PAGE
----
The latest budget included Jump Start which puts the redesign of Fannie and Freddie squarely in the hands of Congress. Even Republican Senator Bob Corker said in an interview with American Banker, “It's Congress's responsibility to figure out a way to create that kind of system and deal with significant reforms.” That is a little different than the original Corker legislation where there would be no “system,” just a set of standards by which private enterprise would fund all mortgages. The Washington Post is latest to join the replace Fannie chorus. The end result of everyone’s posturing is still a government guarantee sharing risk with private capital. Sounds a lot like what Fannie and Freddie are doing now.
CFPB Wants to Overrule California Foreclosure Laws
The reason this matters to originators is threefold. First, any time a lender cannot foreclose expediently, it makes loans in that state less valuable. Secondly, it could disrupt closing documents if lenders have to switch to judicial foreclosures. Finally, one only needs to see how slowly Florida, a judicial state, has recovered vs. California, primarily a non-judicial state. There is the potential that this could wipe out non-judicial foreclosure nationwide. An excellent article on this issue can be found on a prominent law firm’s analysis and why they believe the CFPB has it all wrong.
Time to Book Rooms for NAMB East!
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FDIC Warns on Commercial Real Estate Lending
Since residential real estate lending is now tightly controlled by the federal government, banks and investors have turned to commercial real estate for flexible lending. Many have reduced underwriting standards to make loans that appear to be sound based on current rentals and values. The Federal Reserve and FDIC are concerned this is creating substantial risk. They are reminding lenders that rents can dry up quickly and values can plummet. The warning applies particularly to multi-family lending because apartment construction is at an all-time high, but drops in rental income could destabilize single-family as well.
Nearly Everyone Wants to Buy a Home
The good news is that people still want to own a home. The bad news is that they are worried that they can’t afford it. Nearly all (94%) young renters eventually want to buy a home, and a convincing majority still view homeownership as part of their American Dream according to a National Association of Realtors study just released. The problem is that only half of those surveyed think the economy will get better.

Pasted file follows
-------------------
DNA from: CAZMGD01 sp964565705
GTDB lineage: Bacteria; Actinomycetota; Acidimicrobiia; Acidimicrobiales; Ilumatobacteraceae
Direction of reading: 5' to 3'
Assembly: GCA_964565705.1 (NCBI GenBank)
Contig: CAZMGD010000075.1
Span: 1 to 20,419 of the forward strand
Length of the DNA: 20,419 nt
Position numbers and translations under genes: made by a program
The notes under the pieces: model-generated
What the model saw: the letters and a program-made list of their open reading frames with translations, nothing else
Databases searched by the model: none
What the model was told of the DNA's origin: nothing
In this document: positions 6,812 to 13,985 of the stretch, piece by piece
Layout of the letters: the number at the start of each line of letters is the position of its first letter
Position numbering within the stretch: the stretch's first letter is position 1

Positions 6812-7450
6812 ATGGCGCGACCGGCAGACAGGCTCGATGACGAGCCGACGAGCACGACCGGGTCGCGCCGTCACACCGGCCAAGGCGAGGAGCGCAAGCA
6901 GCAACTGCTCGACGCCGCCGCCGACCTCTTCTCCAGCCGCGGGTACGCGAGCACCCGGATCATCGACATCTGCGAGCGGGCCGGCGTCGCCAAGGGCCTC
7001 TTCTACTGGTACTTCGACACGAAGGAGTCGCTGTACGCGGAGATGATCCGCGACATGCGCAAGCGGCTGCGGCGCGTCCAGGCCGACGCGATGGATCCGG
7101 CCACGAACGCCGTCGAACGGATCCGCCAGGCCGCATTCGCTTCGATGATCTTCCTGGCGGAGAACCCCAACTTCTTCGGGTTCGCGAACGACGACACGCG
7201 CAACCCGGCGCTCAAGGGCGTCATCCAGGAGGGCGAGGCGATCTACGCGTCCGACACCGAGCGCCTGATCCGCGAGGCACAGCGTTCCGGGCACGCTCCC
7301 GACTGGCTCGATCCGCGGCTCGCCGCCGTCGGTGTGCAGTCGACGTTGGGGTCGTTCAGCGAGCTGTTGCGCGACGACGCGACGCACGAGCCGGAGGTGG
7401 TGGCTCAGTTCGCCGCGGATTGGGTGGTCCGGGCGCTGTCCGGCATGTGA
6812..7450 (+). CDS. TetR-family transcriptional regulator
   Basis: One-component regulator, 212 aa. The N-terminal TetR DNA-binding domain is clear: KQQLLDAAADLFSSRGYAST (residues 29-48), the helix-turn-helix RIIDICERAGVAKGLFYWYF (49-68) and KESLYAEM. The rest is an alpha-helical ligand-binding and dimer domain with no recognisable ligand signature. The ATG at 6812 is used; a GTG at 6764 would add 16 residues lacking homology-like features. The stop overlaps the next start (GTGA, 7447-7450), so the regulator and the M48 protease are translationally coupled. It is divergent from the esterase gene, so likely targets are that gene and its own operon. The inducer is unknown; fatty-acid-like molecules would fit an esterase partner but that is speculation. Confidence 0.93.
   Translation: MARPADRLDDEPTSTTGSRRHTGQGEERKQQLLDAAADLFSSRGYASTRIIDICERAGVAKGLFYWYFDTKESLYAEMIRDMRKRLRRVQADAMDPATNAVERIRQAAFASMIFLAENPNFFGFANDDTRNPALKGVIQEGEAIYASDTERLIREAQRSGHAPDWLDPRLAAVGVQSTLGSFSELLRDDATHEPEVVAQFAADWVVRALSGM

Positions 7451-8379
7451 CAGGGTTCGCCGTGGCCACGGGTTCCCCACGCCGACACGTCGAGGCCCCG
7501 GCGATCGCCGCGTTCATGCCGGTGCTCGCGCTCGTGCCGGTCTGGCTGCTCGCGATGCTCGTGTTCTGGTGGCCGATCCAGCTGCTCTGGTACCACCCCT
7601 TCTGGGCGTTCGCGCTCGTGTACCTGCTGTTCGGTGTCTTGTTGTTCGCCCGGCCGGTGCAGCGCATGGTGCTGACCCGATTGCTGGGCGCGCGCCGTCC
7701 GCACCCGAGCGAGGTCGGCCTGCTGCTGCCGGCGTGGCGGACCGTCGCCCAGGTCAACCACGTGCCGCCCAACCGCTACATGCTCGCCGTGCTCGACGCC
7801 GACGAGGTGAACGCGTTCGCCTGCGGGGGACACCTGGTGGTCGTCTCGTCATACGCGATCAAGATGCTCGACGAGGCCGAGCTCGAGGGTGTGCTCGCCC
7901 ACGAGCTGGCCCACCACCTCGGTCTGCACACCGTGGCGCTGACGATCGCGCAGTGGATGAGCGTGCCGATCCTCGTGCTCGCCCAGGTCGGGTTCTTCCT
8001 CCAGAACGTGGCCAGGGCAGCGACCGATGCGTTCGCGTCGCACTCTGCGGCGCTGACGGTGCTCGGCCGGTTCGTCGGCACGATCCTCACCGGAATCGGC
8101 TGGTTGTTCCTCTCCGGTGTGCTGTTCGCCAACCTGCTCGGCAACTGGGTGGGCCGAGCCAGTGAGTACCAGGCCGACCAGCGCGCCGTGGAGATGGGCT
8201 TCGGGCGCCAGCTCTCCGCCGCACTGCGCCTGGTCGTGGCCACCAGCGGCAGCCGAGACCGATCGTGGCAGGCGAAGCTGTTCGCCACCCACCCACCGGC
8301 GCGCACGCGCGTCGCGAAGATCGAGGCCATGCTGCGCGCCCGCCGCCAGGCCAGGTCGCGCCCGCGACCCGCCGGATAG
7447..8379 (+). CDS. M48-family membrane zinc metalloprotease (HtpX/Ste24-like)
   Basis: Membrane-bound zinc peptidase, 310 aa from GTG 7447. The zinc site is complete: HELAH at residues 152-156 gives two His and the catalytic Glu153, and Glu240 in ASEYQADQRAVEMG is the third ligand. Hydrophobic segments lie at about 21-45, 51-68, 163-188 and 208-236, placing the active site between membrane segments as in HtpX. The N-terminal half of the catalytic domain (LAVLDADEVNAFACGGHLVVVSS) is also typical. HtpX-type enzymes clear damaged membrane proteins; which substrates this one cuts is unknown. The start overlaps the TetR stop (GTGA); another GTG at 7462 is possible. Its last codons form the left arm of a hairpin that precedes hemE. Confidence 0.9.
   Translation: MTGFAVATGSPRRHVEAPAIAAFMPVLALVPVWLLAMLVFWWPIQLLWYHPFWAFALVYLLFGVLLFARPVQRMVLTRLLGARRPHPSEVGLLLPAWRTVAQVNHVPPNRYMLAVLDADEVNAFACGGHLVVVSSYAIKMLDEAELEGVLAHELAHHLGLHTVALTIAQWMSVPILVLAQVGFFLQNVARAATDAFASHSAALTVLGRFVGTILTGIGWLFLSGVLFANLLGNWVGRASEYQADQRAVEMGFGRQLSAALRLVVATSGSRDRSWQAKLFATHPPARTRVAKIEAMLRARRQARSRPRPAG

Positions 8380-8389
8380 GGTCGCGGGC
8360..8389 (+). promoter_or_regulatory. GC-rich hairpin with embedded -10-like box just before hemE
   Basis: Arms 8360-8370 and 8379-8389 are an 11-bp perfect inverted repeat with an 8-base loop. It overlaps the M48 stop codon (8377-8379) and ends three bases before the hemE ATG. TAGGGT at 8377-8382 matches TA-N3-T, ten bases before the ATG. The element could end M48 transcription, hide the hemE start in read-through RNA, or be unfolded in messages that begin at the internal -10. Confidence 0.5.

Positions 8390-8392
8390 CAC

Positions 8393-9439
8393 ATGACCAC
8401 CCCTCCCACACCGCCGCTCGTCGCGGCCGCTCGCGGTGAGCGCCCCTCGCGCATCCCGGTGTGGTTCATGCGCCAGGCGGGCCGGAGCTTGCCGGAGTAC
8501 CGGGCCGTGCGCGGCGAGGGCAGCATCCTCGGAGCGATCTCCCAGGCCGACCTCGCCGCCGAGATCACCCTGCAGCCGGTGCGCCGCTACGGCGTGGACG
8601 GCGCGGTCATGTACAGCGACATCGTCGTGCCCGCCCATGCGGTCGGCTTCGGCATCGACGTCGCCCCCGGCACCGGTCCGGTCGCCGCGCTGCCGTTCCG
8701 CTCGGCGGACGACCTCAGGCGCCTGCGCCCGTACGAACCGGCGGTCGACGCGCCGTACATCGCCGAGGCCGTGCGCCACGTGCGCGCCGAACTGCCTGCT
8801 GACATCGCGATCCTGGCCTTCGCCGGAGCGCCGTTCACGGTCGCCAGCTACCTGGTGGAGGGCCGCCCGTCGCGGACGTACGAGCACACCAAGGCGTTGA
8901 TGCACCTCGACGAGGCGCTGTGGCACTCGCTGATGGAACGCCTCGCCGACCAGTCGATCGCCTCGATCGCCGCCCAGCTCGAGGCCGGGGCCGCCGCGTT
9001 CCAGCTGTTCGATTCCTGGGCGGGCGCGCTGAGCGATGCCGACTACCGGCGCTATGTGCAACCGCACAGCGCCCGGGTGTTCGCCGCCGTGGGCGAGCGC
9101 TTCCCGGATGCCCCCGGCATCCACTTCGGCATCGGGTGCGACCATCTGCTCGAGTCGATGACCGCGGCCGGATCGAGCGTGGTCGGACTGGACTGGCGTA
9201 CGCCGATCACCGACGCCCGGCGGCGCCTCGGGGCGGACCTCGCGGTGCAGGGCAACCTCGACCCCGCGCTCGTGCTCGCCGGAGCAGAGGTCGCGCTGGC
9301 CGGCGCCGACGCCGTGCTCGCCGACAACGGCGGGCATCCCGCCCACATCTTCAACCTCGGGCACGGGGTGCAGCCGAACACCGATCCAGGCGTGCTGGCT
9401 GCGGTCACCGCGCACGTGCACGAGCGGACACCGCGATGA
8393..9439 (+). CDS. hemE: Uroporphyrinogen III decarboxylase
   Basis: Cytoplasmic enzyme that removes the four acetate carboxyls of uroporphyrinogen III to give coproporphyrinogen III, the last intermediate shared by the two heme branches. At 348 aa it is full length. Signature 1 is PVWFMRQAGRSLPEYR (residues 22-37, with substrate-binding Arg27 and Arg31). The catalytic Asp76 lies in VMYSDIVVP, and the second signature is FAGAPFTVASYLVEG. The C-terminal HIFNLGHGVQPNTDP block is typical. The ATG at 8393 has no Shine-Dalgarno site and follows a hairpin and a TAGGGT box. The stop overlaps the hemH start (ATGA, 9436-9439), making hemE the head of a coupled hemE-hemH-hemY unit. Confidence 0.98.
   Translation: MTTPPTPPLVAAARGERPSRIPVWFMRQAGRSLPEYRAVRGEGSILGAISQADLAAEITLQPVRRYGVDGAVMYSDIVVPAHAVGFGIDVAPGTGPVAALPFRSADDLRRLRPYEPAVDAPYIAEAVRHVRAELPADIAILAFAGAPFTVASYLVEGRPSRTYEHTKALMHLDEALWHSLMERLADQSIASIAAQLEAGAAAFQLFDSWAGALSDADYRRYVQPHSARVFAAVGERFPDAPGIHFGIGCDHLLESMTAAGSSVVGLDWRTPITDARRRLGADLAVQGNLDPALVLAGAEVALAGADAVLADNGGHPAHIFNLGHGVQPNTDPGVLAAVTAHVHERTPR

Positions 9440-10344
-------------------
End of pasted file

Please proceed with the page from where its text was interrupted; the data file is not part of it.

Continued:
CFPB Plays Musical Chairs At the Top … Again
After Steve Antonakes left as Deputy Director at the bureau, Meredith Fuchs, the former General Counsel has been sitting in as Deputy. Her position as Counsel has just been filled by Mary McLeod from the State Department who will become the agency's new General Counsel next month. Meanwhile, Fuchs is leaving soon which will leave the Deputy position open unless someone is named soon. Private industry and law firms make the pay too attractive to stay. Wasn’t there supposed to be some sort of waiting period between being the regulator and then the employee or advocate?
Everyone is focused on the Fed raising the overnight rate charged to banks to gauge mortgage rates. It is true that has a psychological effect but doesn’t directly affect mortgage rates that much. What mortgage people should be watching is what the Fed decides to do with its $4.4 trillion in treasuries and mortgage bonds. If the Fed decides to stop reinvesting in mortgage-backed securities or dump them, it could easily push up mortgage rates. So far, the Fed has said nothing about stemming purchases of mortgage securities. However, it will certainly be a drag on the Fed to have coupons bearing 3% if interest rates are 6%.
The other interesting thing to watch is what will happen to the entire federal debt. The government borrows most of its money on short-term Notes. Most have doubled over the lows and are likely to quadruple the lows, pushing federal interest close to a trillion a year from a low a few years back of $233 billion. I guess the answer is to just print more money. The Fed wants inflation, so why not?
Looking at the numbers, we have an economy that continues to be slightly improving which has a slightly negative affect on rates. PCE Inflation, one of the Fed’s most important indicators, was up 0.1%, as experts expected. Durable goods orders were unchanged vs. an expected drop of 0.6%. Personal income rose 0.3% vs. the expected rise of 0.2% with personal outlays up 0.3% as expected. Consumer sentiment was 92.6 versus the expected 92 mark. New home sales were 490K versus the expected 506K.
Third quarter GDP was revised down from 2.1% to 2%. Consumer spending was healthy but exports are growing slightly weaker. Tomorrow is jobless claims which are not expected hold any surprises.
Right now, rates are a 1/3 point worse than mid-November. The experts say rates will start to edge up early next year. Now is a good time to buy if you can find a house.
John Councilman, CMC, CRMS of AMC Mortgage Corporation in Ft. Myers, Fla. is immediate past president of NAMB—The Association of Mortgage Professionals. He may be reached by phone at (239) 267-2400 or e-mail email@example.com.